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Sentimentality is a much-maligned attitude in these cynical days, but it’s only the flipside of cynicism that sense of vague tenderness toward some public commodity, that when disappointed often enough, turns mistrustful and self-protective. But the unabashedly sentimental Simon Birch never disappoints: No postmodern twists lurk in this sweet, winning, and unpretentious story; in the end, it leaves an unspecific goodwill toward dogs and sunsets, and a theater bathroom full of weeping women.
“Suggested by” John Irving’s novel A Prayer for Owen Meany, which Irving would not allow the filmmakers to use, Simon Birch (written by director Mark Steven Johnson) tells a roughly similar story of an undersized boy convinced that, in his short time on Earth, he has a destiny to fulfill. It’s the mid-’60s, and the churchgoing Maine town in which he lives bridles at Simon’s brand of rapturous faith and his talk of “God’s plan,” especially coming from such a funny, practical, cynical little being. As played by the extraordinary Ian Michael Smith, Simon is fully aware of his condition’s effect on people and its impact on his life, even as he participates in Pee Wee baseball and the school Christmas pageant.
When they’re not breaking and entering (always for the right reasons), Simon and his best friend, Joe (Joseph Mazzello), hang out at the lake, engaging in macho challenges (Simon holds his breath underwater) and talking about chicks. Simon likes girls; with the vagueness and intensity of any 12-year-old boy, he schemes to get closer to them “Maybe she’ll let us touch them sometime,” he proposes about a schoolmate who’s just sprung breasts “if we paid her.” He gets a feral, bared-teeth look when faced with girls he likes, including Joe’s sexy mother (Ashley Judd), who walks past the gawping men of the town in perpetual windblown slow motion.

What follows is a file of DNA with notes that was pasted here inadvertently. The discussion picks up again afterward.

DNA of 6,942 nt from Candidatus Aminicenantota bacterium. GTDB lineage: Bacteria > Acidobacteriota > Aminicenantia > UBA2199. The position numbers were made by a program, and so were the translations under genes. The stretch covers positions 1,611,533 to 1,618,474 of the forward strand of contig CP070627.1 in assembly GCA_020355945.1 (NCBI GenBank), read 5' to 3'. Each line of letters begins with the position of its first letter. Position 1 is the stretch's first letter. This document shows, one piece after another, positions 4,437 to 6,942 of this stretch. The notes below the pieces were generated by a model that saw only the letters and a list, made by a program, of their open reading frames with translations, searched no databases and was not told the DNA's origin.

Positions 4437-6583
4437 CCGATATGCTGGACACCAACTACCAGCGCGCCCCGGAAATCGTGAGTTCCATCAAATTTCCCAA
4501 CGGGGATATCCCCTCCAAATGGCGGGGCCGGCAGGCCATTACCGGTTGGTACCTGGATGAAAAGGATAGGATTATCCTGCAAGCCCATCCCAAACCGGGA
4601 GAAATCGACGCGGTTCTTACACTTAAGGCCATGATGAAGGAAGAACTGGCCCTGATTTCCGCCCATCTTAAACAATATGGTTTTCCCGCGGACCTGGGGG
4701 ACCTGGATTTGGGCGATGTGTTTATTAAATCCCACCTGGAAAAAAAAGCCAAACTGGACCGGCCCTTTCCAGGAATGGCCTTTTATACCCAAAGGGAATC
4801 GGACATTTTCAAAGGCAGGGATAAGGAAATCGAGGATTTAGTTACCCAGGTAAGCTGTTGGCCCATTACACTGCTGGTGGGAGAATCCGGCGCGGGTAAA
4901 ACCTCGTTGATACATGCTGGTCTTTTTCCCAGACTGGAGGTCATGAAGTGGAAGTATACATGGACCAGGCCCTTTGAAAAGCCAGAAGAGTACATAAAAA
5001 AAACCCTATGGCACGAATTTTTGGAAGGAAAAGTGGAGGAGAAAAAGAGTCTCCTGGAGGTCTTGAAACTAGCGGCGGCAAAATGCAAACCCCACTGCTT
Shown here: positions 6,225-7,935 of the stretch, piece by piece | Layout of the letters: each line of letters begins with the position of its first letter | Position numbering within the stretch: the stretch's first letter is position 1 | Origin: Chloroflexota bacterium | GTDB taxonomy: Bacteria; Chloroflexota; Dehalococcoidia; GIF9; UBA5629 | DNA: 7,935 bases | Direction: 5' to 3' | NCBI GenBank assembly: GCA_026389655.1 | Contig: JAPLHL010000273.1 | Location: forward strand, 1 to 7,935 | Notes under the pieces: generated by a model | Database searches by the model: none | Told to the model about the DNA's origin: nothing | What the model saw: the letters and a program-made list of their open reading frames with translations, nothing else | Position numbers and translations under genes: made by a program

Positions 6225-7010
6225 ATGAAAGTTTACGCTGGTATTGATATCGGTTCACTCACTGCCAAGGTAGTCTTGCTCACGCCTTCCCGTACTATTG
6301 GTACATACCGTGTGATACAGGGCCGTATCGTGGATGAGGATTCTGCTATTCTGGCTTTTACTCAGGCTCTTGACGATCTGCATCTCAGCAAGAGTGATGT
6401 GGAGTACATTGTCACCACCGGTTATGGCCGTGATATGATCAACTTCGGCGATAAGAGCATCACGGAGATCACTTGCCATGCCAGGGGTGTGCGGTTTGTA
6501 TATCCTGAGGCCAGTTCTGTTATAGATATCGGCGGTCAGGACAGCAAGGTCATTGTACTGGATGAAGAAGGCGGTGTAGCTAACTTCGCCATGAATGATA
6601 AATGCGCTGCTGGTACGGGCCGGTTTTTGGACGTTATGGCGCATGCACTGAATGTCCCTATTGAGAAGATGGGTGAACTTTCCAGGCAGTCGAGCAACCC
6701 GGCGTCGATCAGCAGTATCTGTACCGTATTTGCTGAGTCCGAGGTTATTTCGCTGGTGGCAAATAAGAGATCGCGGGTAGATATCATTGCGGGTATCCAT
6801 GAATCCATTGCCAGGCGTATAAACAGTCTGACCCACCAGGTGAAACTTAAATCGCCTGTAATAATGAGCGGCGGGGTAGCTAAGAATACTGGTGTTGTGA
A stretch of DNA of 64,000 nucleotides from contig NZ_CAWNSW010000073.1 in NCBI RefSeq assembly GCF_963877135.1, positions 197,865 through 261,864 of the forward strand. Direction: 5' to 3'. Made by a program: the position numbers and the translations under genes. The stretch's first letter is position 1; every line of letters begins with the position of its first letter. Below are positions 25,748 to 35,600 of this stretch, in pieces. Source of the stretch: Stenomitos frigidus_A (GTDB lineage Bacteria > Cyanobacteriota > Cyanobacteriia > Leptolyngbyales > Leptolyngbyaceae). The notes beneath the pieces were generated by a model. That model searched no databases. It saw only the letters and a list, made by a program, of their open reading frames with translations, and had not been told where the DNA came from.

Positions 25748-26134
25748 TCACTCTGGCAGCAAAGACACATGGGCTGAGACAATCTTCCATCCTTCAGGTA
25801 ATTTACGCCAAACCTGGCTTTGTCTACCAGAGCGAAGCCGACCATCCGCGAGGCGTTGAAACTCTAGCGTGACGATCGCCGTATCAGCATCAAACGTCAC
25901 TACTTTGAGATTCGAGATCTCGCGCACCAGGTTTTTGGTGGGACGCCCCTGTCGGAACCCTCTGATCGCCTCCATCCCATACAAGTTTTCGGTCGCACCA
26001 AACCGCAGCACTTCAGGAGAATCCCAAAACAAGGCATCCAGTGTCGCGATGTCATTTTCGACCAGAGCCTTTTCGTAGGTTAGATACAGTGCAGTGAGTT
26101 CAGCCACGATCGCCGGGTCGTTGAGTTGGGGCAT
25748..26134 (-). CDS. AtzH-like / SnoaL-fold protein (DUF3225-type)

Simon believes that he doesn’t have much time to become the hero he is sure God wants him to be, so a set of kooky, sweet, and tragic events begins to accumulate: Joe’s own mission, to discover the identity of his father, is temporarily foiled by his mother’s terrific new suitor (Oliver Platt) and then by a horrible accident; the Christmas pageant heads toward disaster; and the boys get into trouble at school and in church. Director Johnson ambles decorously through these developments but keeps the tension high as well when, and in what way, will Simon’s destiny call?
Simon Birch is not the most sophisticated movie-making. The narration in the wraparound story (by Jim Carrey) contains such banalities as “Weeks turned into months, and months turned into years,” and the score consists of that playful “stalking” music peculiar to sitcoms and too-adorable movies, when the soundtrack isn’t blaring the most obvious of baby boomer hits of the day. But it’s clean and tight; all the elements come together with a dovetail precision that is supposed to illustrate the tangibility of God’s plan, but it’s really just excellent if unrumpled fiction plotting. Smith and Mazzello are each charmers in their own way, and the Maine settingspectacular fall leaves, crisp vistas of snow, football-weather blue skies, and the bucolic neverland of the lake is dazzling.
First-time filmmaker Troy Beyer proposes to tear the lid off female sexual secrets with Let’s Talk About Sex, in which she stars as Jasmine, a would-be TV-show host documenting women’s deepest “mating and dating” thoughts while she and her two roommates’ own love lives reach their crisis points. But any truths she does manage to squeeze out of the (real) interview subjects are buried under the avalanche of self-love that makes up the rest of the film. The movie’s milieu Miami Beach is so glossy, and the heroines’ troubles are so painfully, revealingly shallow, that Let’s Talk About Sex is really just Let’s Talk About Me in interviewer’s clothing.